Q & A
If the world you created in your film became a reality, is that a world you would want to live in? Is there a Sci-Fi world you’d buy a one-way ticket to?
It would probably be a shock to my body to breathe the air that prevails in the dystopian world of our short film. I don't think I would want to live in such a world, but that's the point. I think I'd rather stay in the here and now and work to create visions than live in someone else's myself. But if I have to choose, I'll choose some insignificant, remote, paradisiacal planet in the Outer Rim of the Star Wars galaxy where neither a Jedi nor a Sith would ever stray.
Name a Sci-Fi character you relate to on a spiritual level?
“Do. Or do not. There is no try.” Yoda was always right.
Who is your Sci-Fi spirit animal/spirit alien?
The red beach ball alien from Dark Star movie.
Friend or Foe: humanoid robots with advanced artificial intelligence?
They only become the enemy if we allow them to and if we continue to give up our integrity for the sake of convenience. But yes, Terminator could become a reality one day.
What if robots start making their own Sci-Fi films? Will you support them in their endeavors?
I will probably have no choice but to support them in this. Already, algorithms and AI are having a big impact on what we see on screen, whether it's movies being suggested to us, or directors, designers and writers increasingly relying on the quick help of artificial intelligence. It could be that we are heading toward a future where there is an almost infinite amount of high-quality, generated material that is tailored to its viewers, always offering new individualized experiences. It's possible that artist support will become less important as we know it, as AI masters the craft and evolves on its own. It is possible that so much will be created that no one will ever be able to consume all of it in their lifetime.
In 1996, Bugs Bunny recruited Michael Jordan and Bill Murray to form the greatest basketball squad of all-time, the Tune Squad; you’re Bugs, who’s on your Sci-Fi Tune Squad?
I don't even know how many players such a team needs, but I would put opponents together in a team so that they have to pull together, that's how dramatic stories are created. Maybe Vader, Obi-Wan, Kirk, Kahn, Flash, Ming, Ellen Ripley and the Alien Queen?!
You’ve gotta go through some bad ideas to get to the good ones. Tell us one of your bad ideas. How do you get past the bad ones to find your spark?
It would be good if the bad ideas were recognized early enough. The wonderful world of popcorn cinema shows us every year how stupid ideas also make it into the cinema. But I don't have any examples - I only have good ideas, of course.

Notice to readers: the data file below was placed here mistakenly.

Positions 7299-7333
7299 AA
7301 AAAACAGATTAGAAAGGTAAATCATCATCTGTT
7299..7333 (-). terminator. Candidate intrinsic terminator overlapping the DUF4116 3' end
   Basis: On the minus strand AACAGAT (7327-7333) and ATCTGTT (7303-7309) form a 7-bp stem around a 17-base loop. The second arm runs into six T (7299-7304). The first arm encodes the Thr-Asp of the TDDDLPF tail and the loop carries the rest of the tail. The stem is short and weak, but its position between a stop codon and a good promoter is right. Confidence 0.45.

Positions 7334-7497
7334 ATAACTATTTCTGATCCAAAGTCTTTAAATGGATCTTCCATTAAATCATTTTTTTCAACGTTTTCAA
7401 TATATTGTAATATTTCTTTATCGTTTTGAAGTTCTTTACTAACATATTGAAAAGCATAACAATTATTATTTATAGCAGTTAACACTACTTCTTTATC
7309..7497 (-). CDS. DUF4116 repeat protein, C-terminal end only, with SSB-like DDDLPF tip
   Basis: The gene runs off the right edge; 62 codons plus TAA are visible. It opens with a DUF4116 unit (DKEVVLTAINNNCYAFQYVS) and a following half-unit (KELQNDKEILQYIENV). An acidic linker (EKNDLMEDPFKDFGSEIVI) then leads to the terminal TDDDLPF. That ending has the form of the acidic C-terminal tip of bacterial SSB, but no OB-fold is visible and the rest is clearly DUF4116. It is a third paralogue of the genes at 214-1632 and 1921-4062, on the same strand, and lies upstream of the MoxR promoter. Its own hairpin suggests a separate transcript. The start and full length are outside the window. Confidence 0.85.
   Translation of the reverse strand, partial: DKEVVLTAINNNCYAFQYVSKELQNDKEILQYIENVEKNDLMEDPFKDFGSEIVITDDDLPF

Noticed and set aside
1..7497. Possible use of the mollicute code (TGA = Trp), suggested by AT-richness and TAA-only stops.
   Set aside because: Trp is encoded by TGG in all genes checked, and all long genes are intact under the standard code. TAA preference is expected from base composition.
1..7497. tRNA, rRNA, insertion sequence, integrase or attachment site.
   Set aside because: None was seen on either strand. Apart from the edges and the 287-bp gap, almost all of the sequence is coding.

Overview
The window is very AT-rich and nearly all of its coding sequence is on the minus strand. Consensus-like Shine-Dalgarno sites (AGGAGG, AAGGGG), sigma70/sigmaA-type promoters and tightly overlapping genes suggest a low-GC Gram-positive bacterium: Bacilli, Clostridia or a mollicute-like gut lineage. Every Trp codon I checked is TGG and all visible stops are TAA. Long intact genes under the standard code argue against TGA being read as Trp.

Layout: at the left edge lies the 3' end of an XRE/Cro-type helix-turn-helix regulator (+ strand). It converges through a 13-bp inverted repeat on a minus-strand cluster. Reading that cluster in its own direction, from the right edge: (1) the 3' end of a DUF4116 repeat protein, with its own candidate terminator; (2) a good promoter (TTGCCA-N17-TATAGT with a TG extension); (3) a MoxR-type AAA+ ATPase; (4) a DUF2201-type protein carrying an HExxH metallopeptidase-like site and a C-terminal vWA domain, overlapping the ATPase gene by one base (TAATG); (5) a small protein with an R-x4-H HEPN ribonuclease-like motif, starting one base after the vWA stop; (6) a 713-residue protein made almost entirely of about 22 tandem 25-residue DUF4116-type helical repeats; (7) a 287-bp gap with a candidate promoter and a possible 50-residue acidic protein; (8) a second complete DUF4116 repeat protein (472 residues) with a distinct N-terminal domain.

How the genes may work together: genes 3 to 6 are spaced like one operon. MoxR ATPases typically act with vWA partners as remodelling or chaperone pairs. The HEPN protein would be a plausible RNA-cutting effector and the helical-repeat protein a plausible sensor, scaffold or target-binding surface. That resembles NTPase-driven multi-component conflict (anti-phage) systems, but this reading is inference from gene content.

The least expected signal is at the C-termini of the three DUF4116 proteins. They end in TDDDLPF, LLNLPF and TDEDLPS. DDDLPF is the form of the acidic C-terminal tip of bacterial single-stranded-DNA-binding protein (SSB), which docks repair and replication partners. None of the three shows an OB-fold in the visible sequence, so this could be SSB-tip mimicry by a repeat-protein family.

Do you consider yourself part of a sci-fi community? Or when your brain is in the future and your body’s in the present, is that isolating?
Thinking about what ifs has been with us since the beginning of analytical thought, and that's how all the imaginative stories have come about in cultures and religions to explain where we came from or where we're going. Science fiction is a part of all of us, I think we are all one big community of which I am a part. Isolation I think is a healthy part of being able to think up fantastic things, you have to take a step back to see the world through different eyes, it can help to isolate a little.
Do you consider yourself more of an analog or digital person? What kind of balance do strike between the two? Is there a disconnect between the technology you make films about and the technology that you make films with?
Both paths belong together and are part of the tools available to us today. Both have their justification, and I like to use all the tools that are available to me. Of course, it's tempting to do everything completely digitally because it's often faster and you can iterate more elegantly. But it's also good to sketch a storyboard with a pencil or write text by hand. I like the contrast and the mix of both. Especially in the development of raw ideas, analog techniques are irreplaceable for me, the further it goes into the implementation, the more important are digital techniques. But the result is still a hybrid in my eyes.
When you’re creating the props and sets that make a new world, where do you look for inspiration? How do you create objects that are relatable but unfamiliar?
The process that was used on Star Wars at the time inspired me a lot. Ultimately, you look for things in our real world that you know and give them a new meaning, change their dimensions, add something, change the context. Supposedly, you shouldn't take design so far that as a viewer you don't understand the functionality. But science fiction is more than just advanced technologies. In my opinion, it can also go into the realm of the completely strange and unknown, which is where it gets really interesting.
Lightning round: Star Wars or Star Trek? Philip K. Dick or William S. Burroughs? Practical or CGI? Dystopia or Utopia? Post Apocalypse or Pre Apocalypse?
Star Wars - Philip K. Dick - Both, but if I have to choose: CGI (because of the possibilities) -Dystopia - Post Apocalypse